Kent Brantly, a Fort Worth, Texas doctor who famously survived the 2014 Ebola outbreak, is writing a book, Called For Life, about his experience, along with his wife, Amber. In 2013, the Brantlys moved their family from Fort Worth, Texas to Liberia, where he could provide medical care as part of the Samaritan's Purse World Medical Mission. Less than a year later, Amber and their children were back in the states, and Kent had tested positive for Ebola: a deadly, viral disease for which there is no known cure.
After being transferred back to the states, Brantly received treatment in an Atlanta hospital, where he underwent a variety of experimental treatments. The doctor survived, and later petitioned Congress to provide more research and aid for Ebola patients. Now, the Brantly couple have written a book about their experiences with Ebola. Called for Life details the family's decision to move across the Atlantic, how they dealt with Kent's diagnosis and treatment, and how their Christian faith guided them through the difficult times they faced.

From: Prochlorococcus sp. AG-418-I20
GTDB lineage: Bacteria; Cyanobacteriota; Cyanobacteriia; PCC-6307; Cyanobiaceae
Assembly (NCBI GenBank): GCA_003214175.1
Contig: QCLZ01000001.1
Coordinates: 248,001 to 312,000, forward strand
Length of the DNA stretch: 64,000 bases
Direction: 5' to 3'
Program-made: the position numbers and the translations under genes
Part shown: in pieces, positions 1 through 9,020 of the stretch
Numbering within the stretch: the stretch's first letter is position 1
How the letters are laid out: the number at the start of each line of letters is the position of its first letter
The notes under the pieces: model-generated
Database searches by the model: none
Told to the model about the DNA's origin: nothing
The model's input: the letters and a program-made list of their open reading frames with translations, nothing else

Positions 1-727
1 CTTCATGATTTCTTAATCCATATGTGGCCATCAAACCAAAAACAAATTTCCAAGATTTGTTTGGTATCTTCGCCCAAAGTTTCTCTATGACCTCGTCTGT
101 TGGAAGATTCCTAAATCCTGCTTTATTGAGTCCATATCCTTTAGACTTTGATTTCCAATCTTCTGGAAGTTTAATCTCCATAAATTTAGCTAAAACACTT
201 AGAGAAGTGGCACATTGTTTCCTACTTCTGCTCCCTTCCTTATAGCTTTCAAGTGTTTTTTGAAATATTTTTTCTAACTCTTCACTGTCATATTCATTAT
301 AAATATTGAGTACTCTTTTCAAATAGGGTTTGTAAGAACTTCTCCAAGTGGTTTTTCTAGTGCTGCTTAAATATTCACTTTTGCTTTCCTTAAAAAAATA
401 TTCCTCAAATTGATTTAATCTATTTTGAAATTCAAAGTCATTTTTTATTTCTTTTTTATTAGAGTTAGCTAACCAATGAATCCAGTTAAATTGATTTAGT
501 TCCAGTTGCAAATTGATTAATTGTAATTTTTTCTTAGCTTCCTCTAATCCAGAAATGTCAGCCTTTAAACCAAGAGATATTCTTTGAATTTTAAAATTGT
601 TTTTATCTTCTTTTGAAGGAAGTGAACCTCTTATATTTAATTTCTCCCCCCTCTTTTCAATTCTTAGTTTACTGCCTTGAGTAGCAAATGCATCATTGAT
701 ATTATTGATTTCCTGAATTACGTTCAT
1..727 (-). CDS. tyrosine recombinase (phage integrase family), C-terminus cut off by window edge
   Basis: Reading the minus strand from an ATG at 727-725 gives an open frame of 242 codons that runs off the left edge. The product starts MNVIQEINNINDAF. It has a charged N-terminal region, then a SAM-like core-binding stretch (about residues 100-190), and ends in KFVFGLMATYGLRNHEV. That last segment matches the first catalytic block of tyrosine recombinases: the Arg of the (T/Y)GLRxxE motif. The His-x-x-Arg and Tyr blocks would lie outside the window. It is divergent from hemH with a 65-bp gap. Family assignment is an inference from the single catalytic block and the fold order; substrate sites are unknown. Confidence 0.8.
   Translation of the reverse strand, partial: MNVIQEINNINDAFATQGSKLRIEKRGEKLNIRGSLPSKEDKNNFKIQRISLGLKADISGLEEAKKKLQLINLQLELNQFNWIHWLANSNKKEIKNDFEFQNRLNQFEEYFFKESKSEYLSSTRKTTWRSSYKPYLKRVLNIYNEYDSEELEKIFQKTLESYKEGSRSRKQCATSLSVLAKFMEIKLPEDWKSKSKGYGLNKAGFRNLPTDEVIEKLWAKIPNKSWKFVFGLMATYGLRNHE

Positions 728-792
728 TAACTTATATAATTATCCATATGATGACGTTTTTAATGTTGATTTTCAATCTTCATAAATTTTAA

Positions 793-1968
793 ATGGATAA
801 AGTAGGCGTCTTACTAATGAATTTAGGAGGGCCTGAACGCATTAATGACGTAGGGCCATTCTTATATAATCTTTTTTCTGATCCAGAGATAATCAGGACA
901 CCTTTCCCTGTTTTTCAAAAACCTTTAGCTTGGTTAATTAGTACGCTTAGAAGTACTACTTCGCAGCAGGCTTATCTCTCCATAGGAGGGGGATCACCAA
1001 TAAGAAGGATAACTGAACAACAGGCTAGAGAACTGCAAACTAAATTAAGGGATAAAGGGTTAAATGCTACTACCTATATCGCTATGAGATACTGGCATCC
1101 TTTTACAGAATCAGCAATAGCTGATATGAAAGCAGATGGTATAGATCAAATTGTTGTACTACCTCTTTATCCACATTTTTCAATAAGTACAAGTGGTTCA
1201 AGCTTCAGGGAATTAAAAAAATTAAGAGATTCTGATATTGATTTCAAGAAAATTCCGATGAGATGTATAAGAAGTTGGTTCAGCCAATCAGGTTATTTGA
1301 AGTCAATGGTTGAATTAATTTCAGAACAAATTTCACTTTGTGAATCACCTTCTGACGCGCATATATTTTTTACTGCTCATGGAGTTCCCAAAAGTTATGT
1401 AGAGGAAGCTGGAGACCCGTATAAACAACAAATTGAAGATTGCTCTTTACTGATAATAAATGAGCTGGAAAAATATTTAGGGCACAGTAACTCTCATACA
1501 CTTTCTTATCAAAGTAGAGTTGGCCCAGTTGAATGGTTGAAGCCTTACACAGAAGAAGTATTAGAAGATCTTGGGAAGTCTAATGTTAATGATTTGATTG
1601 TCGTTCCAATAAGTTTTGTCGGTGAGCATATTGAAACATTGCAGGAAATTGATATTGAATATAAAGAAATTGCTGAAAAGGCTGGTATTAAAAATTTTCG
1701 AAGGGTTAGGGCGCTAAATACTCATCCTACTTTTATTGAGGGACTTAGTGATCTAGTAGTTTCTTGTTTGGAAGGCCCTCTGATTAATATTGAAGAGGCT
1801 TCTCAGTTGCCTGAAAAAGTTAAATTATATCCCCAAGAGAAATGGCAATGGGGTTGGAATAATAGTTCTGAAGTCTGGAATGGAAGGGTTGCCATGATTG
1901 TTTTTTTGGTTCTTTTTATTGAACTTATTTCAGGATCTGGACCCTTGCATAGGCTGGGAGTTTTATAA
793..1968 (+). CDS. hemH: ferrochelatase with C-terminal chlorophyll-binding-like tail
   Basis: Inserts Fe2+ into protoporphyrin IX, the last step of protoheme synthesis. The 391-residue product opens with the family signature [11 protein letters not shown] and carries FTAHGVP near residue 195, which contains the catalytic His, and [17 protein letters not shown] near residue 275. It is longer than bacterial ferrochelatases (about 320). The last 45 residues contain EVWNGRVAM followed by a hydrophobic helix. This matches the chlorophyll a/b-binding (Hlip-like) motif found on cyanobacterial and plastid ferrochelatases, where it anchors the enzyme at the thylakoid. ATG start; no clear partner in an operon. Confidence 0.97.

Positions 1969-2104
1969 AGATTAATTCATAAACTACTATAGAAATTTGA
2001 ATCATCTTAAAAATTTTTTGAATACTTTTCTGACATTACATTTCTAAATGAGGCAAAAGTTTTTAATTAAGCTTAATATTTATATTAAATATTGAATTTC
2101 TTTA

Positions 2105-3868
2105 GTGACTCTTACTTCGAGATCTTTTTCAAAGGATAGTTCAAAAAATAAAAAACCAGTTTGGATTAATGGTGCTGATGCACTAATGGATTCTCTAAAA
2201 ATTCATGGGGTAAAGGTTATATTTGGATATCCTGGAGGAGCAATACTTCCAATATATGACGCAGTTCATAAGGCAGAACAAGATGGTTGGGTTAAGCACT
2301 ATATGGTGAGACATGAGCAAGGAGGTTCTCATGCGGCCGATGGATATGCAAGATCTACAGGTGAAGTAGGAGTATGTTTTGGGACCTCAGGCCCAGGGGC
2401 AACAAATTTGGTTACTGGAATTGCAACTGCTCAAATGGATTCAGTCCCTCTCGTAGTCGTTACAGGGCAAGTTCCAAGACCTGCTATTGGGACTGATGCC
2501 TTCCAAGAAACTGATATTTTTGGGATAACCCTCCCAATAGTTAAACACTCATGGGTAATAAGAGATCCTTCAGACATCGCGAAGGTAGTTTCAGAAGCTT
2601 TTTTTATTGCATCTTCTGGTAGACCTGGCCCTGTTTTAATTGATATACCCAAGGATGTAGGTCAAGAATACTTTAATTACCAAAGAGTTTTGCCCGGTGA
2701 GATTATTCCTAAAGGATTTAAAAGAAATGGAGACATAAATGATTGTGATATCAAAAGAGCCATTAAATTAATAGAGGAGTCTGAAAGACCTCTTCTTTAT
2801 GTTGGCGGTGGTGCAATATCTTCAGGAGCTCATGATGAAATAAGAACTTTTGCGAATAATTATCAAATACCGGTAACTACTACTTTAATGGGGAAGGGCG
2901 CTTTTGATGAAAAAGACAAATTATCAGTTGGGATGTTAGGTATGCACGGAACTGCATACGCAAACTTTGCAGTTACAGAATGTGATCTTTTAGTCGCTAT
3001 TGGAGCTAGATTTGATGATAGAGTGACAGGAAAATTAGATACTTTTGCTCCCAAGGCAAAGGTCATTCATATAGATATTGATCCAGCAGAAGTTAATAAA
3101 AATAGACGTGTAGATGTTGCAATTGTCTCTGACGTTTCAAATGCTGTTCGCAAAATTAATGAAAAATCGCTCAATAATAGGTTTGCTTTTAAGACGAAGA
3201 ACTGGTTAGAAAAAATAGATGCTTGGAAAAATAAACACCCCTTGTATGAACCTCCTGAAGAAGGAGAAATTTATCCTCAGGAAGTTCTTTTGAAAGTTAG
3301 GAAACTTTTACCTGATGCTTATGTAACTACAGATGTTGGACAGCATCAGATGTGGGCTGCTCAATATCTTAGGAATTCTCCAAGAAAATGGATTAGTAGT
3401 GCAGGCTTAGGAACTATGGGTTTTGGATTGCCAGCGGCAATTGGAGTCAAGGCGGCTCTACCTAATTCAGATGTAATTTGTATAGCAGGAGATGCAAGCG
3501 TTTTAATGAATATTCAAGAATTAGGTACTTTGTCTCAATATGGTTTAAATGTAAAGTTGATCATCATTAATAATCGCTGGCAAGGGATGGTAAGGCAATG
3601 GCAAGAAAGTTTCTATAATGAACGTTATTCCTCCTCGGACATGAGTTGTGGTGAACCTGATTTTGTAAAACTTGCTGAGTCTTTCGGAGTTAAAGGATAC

The decision to bring Kent Brantly back to the U.S. for treatment was highly controversial. As the Ebola outbreak wracked parts of the African continent last year, nations around the globe placed higher restrictions on air travel, fearing a worldwide epidemic. Many Americans felt that bringing Brantly and fellow Samaritan's Purse missionary Nancy Writebol to the U.S. with active infections was too risky. There's no word yet as to whether the Brantlys' book will discuss the arguments against Brantly's return to the U.S.
According to NYC Today, the doctor and his family "plan to return to West Africa soon."